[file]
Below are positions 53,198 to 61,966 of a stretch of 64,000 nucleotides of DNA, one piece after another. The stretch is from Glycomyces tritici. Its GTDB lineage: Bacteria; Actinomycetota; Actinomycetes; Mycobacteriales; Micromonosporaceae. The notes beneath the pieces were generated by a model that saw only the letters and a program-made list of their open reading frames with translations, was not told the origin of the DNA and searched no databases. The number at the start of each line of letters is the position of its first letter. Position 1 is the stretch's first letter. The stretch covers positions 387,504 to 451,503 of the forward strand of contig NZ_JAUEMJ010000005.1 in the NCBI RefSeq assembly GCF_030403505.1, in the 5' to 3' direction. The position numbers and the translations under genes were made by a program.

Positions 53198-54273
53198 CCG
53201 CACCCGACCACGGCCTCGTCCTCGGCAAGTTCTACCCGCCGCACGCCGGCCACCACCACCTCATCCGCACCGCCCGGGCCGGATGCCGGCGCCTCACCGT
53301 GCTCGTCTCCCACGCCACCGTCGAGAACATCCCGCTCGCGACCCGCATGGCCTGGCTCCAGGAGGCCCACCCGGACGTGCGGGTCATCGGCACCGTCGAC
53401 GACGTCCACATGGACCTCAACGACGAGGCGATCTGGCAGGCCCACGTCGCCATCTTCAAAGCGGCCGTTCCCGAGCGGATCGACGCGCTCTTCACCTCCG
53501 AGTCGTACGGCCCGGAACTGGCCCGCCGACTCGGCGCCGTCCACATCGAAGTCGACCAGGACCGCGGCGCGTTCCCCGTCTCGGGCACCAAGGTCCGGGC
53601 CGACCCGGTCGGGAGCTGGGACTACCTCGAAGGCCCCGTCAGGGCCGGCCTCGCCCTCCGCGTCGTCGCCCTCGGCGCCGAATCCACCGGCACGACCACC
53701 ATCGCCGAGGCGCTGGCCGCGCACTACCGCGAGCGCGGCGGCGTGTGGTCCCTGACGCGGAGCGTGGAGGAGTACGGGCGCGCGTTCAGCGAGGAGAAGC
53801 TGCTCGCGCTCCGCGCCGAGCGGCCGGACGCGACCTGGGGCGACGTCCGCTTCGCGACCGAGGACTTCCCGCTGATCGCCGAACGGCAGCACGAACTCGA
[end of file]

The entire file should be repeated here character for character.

Below are positions 53,198 to 61,966 of a stretch of 64,000 nucleotides of DNA, one piece after another. The stretch is from Glycomyces tritici. Its GTDB lineage: Bacteria; Actinomycetota; Actinomycetes; Mycobacteriales; Micromonosporaceae. The notes beneath the pieces were generated by a model that saw only the letters and a program-made list of their open reading frames with translations, was not told the origin of the DNA and searched no databases. The number at the start of each line of letters is the position of its first letter. Position 1 is the stretch's first letter. The stretch covers positions 387,504 to 451,503 of the forward strand of contig NZ_JAUEMJ010000005.1 in the NCBI RefSeq assembly GCF_030403505.1, in the 5' to 3' direction. The position numbers and the translations under genes were made by a program.

Positions 53198-54273
53198 CCG
53201 CACCCGACCACGGCCTCGTCCTCGGCAAGTTCTACCCGCCGCACGCCGGCCACCACCACCTCATCCGCACCGCCCGGGCCGGATGCCGGCGCCTCACCGT
53301 GCTCGTCTCCCACGCCACCGTCGAGAACATCCCGCTCGCGACCCGCATGGCCTGGCTCCAGGAGGCCCACCCGGACGTGCGGGTCATCGGCACCGTCGAC
53401 GACGTCCACATGGACCTCAACGACGAGGCGATCTGGCAGGCCCACGTCGCCATCTTCAAAGCGGCCGTTCCCGAGCGGATCGACGCGCTCTTCACCTCCG
53501 AGTCGTACGGCCCGGAACTGGCCCGCCGACTCGGCGCCGTCCACATCGAAGTCGACCAGGACCGCGGCGCGTTCCCCGTCTCGGGCACCAAGGTCCGGGC
53601 CGACCCGGTCGGGAGCTGGGACTACCTCGAAGGCCCCGTCAGGGCCGGCCTCGCCCTCCGCGTCGTCGCCCTCGGCGCCGAATCCACCGGCACGACCACC
53701 ATCGCCGAGGCGCTGGCCGCGCACTACCGCGAGCGCGGCGGCGTGTGGTCCCTGACGCGGAGCGTGGAGGAGTACGGGCGCGCGTTCAGCGAGGAGAAGC
53801 TGCTCGCGCTCCGCGCCGAGCGGCCGGACGCGACCTGGGGCGACGTCCGCTTCGCGACCGAGGACTTCCCGCTGATCGCCGAACGGCAGCACGAACTCGA